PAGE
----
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wandeljw
 
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Reply Wed 2 Jan, 2008 09:04 am
Thanks for starting this thread, fresco. Thomas Kuhn commented that science is so specialized that we must rely on a consensus of experts in each specialty.

(You are probably referring to a different type of consensus, however.)
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fresco
 
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Reply Wed 2 Jan, 2008 09:26 am
Setanta,

Maturana implies a bit more than a label when he uses the phrase "emotional response". He is in fact referring to certain "biological" axioms which equate "cognition" with "the life process". The implication is that there is a state of "visceral adaptation" isomorphic to the "cognitive" act of agreement.

wandeljw,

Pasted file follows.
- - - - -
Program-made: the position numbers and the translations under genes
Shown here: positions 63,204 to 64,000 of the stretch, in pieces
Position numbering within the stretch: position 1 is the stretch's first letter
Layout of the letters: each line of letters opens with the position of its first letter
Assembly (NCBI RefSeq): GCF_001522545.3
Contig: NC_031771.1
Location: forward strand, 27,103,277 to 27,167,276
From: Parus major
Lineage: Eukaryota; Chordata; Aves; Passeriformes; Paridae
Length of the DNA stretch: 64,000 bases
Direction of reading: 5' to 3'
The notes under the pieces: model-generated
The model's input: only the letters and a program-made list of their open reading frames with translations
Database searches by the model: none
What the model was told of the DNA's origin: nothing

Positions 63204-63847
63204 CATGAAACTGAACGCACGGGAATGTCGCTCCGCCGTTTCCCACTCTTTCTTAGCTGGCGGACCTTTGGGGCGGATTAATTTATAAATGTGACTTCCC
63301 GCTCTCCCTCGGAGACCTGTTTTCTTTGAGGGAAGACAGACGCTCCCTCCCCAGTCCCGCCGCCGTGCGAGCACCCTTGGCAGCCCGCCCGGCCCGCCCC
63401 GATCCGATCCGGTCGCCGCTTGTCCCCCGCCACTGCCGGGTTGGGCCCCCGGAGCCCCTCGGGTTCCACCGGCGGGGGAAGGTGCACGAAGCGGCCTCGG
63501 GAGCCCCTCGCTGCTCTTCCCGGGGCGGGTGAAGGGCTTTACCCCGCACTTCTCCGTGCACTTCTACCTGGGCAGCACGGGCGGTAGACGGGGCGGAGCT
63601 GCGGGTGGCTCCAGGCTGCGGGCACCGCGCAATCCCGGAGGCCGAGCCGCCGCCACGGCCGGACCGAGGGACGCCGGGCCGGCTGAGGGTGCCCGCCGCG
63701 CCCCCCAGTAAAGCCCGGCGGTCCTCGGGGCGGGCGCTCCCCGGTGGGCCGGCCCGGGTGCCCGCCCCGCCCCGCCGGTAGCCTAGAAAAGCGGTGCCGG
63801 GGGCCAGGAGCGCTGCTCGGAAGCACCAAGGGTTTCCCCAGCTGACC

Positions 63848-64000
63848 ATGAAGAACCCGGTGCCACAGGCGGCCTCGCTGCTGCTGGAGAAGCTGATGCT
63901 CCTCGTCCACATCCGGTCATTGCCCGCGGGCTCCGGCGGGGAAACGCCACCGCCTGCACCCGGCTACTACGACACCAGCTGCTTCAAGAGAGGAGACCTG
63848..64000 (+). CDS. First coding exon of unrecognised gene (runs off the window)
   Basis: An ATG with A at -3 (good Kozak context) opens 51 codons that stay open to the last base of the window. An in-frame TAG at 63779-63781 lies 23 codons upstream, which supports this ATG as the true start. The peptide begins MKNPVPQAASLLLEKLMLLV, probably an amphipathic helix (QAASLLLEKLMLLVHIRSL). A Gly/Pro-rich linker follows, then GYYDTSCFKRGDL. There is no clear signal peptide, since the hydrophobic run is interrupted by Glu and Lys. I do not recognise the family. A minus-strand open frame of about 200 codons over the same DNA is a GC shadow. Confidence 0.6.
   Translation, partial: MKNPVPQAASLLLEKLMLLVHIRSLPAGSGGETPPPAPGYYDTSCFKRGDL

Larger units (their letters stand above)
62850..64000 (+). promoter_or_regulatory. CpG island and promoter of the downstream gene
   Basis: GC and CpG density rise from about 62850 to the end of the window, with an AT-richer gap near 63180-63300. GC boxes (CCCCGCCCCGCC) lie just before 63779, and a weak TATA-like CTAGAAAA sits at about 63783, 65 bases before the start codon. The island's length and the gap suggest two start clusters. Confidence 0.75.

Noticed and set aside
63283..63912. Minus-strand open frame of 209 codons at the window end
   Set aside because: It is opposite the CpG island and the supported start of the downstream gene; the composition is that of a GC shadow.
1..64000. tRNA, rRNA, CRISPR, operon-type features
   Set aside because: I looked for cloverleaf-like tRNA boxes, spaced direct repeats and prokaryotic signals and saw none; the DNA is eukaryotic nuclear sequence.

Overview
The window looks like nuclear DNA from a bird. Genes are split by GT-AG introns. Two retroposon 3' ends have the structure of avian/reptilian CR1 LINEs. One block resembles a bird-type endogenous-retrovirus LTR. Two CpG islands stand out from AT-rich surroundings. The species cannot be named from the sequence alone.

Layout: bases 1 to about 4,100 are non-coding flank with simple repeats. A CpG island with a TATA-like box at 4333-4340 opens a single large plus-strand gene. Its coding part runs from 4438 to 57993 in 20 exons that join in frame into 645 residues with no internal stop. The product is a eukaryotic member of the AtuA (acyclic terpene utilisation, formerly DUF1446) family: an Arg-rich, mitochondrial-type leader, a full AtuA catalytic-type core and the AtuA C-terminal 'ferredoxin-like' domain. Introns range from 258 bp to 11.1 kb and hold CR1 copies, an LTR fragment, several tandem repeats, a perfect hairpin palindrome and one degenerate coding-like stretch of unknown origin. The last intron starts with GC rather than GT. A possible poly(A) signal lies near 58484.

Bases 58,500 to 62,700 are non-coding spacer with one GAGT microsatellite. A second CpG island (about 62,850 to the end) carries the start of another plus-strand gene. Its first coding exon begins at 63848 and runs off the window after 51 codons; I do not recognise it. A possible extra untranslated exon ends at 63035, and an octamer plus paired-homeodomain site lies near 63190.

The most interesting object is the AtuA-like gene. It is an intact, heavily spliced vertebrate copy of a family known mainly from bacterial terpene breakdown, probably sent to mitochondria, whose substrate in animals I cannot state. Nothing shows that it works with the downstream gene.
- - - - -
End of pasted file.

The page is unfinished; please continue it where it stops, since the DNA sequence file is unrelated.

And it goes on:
I don't think this is a different form of "consensus". We are merely delegating the consensual process to others in areas where we don't feel inclined to "adapt".
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Cyracuz
 
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Reply Wed 2 Jan, 2008 09:53 am
Can we even relate to "ontic reality"?
Our reality is in essence our perception of it, and our perception deals in concepts and phenomena. In a sense, the ontic is the raw material that we form our concept of reality from. Or am I completely in the bushes on this?
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fresco
 
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Reply Wed 2 Jan, 2008 10:34 am
Cyracuz,

Maturana implies that there is no way out of circularities like " perception is bounded by the distinctions in language which lead to further distinctions and the creation of language". It is this quality of circularity as a natural phenomenon (parodied by "chicken and egg") which distinguishes the nature of "life"(aka "cognition") and the futility of looking for ultimate "causes" or "realities".
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Cyracuz
 
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Reply Wed 2 Jan, 2008 01:40 pm